In his sitcom relic of the ’90s, Martin Lawrence memorably used to whine, “Can’t we all just get along?”
But what people tend to forget is that he’d turn right around, doll up and tear the roof off as Sheneneh Jenkins.
That’s probably because Lawrence knew deep down that conflict is the foundation upon which basically all narrative entertainments are built. More than the foundation, it’s the beating heart. And two new movies this weekend — the remake of Footloose and Emilio Estevez’s directorial effort The Way — could stand to get their un-conflicted hearts defibrillated.
Now, the original (and inexplicably beloved) 1984 Footloose wasn’t exactly a teeming hotbed of dramatic tension. In fact, its basic premise — the town that won’t let its teens shake their hips — was too idiotic to make any of the culture clashes stick. But it worked and still endures today because it knew its entire raison d’être was to give Kevin Bacon any excuse to kick off his Sunday shoes, undulate down dusty rural roads and introduce Chris Penn to the fact that he does, in fact, have one right foot, too.
The soundtrack, of course, didn’t hurt, and it’s no surprise that the 2011 version opens with an almost shot-for-shot replay of the original’s podiatric dance montage. Only this time, several pairs of feet will end up dying in a fiery wreck straight out of Final Destination.
Hedging all bets, director Craig Brewer (of Hustle & Flow and Black Snake Moan fame) makes sure to include what the original film left out — the tragedy that ultimately leads to the small town’s crackdown on fun. In other words, he cuts loose with the notion that the elder generation is made up of killjoys, pure and simple. His Footloose robs the template of one of its only lifelines, because Bacon and his high school dance troupe may have been using the pulse of the generational gap as a metronome.
I had the chance to talk with both Brewer and the two lead actor-dancers, Kenny Wormald and Julianne Hough, last month when they came through for a promotional push at the Mall of America. I pointed out to Brewer that I was expecting a far more contentious version of Footloose, one that would take advantage of our Red State/Blue State culture.
But in much the same manner that Wormald and Hough told me they came from very different dance backgrounds and had fun meeting in the middle, Brewer said he wanted to put to rest all culture clash stereotypes.
On paper, I admire Brewer’s efforts, and it’s not difficult to see why he’d choose that strategy when working with performers as amiable (if blank) as Wormald (a former backup dancer for Justin Timberlake brought aboard when Zac Efron and Chase Crawford fell through) and Hough (who, with her brother, represents Mormon pride on Dancing with the Stars). But in softening every edge out of the generational conflict, Brewer is guilty of the same thing the parents of Footloose do. He errs on the side of protection.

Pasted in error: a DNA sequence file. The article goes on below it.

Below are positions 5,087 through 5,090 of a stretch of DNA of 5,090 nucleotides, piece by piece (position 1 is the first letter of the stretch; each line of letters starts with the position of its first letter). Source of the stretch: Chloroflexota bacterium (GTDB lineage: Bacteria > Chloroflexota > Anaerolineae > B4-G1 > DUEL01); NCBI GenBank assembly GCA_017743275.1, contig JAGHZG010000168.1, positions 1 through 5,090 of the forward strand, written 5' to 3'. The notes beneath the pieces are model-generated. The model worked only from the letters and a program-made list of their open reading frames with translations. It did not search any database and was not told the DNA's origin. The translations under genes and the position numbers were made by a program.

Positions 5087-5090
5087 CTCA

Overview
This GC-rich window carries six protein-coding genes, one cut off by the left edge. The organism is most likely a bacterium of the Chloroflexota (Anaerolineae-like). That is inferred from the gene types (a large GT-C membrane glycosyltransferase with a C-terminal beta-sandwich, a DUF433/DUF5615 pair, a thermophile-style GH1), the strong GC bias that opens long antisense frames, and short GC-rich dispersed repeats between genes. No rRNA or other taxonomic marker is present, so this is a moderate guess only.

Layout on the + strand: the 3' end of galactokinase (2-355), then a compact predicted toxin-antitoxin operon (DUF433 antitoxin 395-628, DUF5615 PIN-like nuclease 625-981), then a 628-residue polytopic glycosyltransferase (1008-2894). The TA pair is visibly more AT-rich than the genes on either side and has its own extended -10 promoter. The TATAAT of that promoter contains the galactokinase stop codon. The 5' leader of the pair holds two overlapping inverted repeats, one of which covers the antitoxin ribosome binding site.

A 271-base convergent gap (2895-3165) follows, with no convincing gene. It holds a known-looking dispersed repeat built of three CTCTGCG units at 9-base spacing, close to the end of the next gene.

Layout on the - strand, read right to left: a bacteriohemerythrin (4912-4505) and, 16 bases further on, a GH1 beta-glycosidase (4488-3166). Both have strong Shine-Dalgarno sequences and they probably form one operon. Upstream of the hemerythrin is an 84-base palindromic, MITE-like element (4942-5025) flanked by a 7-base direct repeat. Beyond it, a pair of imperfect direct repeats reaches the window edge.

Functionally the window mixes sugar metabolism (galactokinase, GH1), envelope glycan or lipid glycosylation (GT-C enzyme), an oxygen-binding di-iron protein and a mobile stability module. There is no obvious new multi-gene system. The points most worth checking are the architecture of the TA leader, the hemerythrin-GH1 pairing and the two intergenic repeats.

Aerobic dance sequences aside, ain’t no one cutting loose in this one.
Speaking of intergenerational protectiveness, witness The Way, in which Martin Sheen plays an aggrieved father who, when his only son perishes in a freak accident on the first day of his religious pilgrimage on the Camino de Santiago, decides to walk the hundreds of kilometers in his place.
When shopping his movie through the country earlier this autumn, director Emilio Estevez flat out admitted to the preview audience invited for a Q&A that one of his reasons for making the movie was so that he had something he would feel comfortable taking his grandparents to see.
I’m guessing their comfort levels watching The Way would depend on the plushness of the theater’s seats, because the movie itself is mild enough to rock just about anyone gently to sleep.
“But its heart is in the right place,” I find myself typing quickly. I guess I feel bad for saying anything negative about a movie that only intends to be a force of good. Estevez pointed out that his intention was to make a movie about a very religious experience but to make it “anti-nothing.” In other words, “pro-everything.”
Including choice? Well, so far as that goes, his batting average isn’t perfect. Along the way, Sheen’s tacit character meets an embittered Canadian woman who, it’s eventually revealed, underwent an abortion. The implication is that her pilgrimage is, in part, penance for having terminated her pregnancy.
Sheen also meets a writer and a bon vivant and, before you can say “I think we’re not in Kansas anymore,” the quartet is walking down Spain’s version of the Yellow Brick Road. None of the four claim to be particularly religious, but the movie isn’t so convinced.
It’s not difficult to be unmoved by Estevez’s intentions because, thanks to his magnanimity, he frequently doesn’t seem to actually have any intentions, which often leaves The Way lost and meandering.